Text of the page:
Painting an accurate customer profile is critical to use of ‘big data’

By John EganAugust 21, 2014

“Big data” is a big deal these days, but that data does no good if lead generators lack a clear picture of their current and potential customers. That was among the key takeaways from a performance marketing session Aug. 14 at LeadsCon New York.

“It’s not just about connecting the dots; it’s about painting a portrait of who that person really is,” said Chris McArdle, general manager of media and advertising at Neustar, a provider of real-time information and analytics.

McArdle said the accuracy of data that Neustar and other companies collect is critical to creating an accurate portrait of a customer. “Getting a consumer’s identity right is really difficult,” he said.

Painting a realistic portrait of a customer is vital to long-term engagement, McArdle said. “If the identity is wrong, nothing else matters.” That identity must be nailed down before an outbound sales call is made or before an ad is purchased, he said.

In its effort to churn out accurate consumer data for its clients, Neustar updates consumer information from 200 sources every five minutes, according to McArdle. Only 30 percent of that data comes from public sources.

Hampering the pursuit of accurate data is the fact that millions of people change their addresses, phone numbers, cellphone carriers or names every year, McArdle said.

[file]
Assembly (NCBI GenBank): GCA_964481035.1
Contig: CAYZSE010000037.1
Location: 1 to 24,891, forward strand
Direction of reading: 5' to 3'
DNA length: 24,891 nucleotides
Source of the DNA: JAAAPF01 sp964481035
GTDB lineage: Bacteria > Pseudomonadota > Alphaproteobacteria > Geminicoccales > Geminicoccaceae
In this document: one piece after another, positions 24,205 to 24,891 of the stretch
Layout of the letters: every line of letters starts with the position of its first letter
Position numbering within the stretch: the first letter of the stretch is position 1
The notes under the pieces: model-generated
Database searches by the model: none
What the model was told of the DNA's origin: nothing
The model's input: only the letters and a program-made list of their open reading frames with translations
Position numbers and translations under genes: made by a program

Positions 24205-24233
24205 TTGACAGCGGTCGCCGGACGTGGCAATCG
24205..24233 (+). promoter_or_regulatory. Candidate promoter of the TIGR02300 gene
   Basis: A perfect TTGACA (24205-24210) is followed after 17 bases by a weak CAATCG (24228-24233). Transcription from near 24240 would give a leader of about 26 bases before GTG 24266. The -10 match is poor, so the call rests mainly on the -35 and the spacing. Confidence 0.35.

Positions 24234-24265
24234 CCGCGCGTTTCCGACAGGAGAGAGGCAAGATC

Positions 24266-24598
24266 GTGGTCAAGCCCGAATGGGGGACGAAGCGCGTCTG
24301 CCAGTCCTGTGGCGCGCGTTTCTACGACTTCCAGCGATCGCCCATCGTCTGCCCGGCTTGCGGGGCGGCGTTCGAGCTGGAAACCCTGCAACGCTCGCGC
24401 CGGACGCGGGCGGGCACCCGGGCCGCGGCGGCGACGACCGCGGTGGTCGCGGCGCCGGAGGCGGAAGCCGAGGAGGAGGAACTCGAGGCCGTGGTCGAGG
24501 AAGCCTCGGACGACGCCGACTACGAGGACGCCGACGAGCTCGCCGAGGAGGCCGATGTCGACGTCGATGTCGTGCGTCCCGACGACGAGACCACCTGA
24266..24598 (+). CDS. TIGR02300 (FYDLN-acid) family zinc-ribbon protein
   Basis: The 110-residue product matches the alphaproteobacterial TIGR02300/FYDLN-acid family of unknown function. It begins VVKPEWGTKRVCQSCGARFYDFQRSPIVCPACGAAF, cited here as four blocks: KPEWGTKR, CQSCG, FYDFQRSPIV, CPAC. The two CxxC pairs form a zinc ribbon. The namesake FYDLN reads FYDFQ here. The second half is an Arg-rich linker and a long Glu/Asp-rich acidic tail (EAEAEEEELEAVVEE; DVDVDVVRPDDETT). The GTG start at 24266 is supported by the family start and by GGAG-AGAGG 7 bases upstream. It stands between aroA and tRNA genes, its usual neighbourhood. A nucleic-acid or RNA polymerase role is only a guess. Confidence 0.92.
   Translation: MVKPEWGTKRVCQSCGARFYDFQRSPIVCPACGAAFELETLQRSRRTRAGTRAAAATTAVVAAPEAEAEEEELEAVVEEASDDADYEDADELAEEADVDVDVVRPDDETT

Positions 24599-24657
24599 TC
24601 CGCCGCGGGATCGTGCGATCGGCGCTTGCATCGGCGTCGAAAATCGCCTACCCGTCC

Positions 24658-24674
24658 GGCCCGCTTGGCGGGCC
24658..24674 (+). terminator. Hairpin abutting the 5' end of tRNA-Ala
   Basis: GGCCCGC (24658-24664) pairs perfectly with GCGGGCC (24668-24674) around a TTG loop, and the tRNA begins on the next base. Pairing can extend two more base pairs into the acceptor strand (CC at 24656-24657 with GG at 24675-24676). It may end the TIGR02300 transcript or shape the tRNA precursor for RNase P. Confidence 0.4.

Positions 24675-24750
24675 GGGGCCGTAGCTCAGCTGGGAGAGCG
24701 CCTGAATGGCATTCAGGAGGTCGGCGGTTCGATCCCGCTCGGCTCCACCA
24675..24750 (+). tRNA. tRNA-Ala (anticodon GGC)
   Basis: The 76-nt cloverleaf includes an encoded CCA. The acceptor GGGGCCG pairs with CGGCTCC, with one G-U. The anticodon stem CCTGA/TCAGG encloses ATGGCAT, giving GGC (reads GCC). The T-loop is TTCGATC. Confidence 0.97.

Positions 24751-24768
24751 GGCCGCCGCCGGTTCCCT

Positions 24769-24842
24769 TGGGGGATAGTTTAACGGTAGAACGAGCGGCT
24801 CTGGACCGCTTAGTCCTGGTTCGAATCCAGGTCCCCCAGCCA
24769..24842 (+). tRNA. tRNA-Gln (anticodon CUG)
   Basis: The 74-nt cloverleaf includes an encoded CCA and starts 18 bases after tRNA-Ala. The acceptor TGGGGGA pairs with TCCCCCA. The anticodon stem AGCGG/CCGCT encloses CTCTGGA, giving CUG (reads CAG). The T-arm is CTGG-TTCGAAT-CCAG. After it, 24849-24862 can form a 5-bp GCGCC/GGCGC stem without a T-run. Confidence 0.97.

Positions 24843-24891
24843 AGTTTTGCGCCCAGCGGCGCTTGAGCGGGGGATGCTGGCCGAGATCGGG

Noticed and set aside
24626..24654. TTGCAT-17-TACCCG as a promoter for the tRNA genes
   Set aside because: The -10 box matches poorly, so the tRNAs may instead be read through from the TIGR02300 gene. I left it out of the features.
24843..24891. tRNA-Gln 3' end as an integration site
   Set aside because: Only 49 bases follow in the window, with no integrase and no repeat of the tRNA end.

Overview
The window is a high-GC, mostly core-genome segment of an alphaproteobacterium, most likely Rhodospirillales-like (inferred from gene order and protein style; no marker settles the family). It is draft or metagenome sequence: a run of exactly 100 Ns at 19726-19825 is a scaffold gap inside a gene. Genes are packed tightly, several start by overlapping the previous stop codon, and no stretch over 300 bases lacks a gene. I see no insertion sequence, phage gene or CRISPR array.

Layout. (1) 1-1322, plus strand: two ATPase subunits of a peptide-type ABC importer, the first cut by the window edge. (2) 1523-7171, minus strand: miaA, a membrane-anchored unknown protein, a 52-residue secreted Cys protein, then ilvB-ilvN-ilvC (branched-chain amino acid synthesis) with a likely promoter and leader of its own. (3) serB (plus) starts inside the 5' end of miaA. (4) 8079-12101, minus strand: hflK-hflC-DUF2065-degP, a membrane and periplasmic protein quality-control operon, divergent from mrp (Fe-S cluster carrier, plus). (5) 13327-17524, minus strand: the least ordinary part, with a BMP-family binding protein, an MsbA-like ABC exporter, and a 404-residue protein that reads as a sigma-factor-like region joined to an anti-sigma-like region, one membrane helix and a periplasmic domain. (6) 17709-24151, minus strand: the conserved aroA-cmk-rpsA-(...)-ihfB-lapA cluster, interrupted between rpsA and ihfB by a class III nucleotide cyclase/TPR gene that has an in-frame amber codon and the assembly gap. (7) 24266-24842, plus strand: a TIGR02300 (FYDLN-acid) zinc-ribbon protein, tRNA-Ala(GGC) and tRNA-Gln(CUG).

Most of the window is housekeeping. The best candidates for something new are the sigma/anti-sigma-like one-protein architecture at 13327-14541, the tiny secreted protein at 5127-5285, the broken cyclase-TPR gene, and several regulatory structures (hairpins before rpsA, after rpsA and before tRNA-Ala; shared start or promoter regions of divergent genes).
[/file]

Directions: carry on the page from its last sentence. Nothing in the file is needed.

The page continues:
“There’s a lot of opportunity to use data, but it can be overwhelming,” McArdle shared.

Despite the hassles, gathering that data is important so that businesses can clearly define their customer personas, according to Anna Agishtein, enterprise marketing manager at Google. For instance, Agishtein can divide her customers into personas such as small business owner, chief information officer and IT administrator. The more you understand your current customers, the easier it is to find new ones, she said.

However, in their quest to identify customers, marketers walk a fine line between invading customers’ privacy and serving up insights to help customers make purchasing decisions, Agishtein said.

In the end, using customer data to fine-tune outreach can pay dividends. McArdle cited a case study of one its customers, computer maker Lenovo, showing that segmenting visitors into “profiles” triggered a 40 percent boost in Lenovo’s online conversion rate and a 25 percent lift in revenue per visitor. That segmentation allowed Lenovo to change the look of its website to match each customer’s profile.

“Personalization is something we want to move to as a dot-com organization. We know the technologies exist to serve the personalized experience but we lacked the data points to get us there,” Siping Roussin, senior manager of optimization and personalization at Lenovo, said in the case study.

This article is brought to you by LeadsCon New York.

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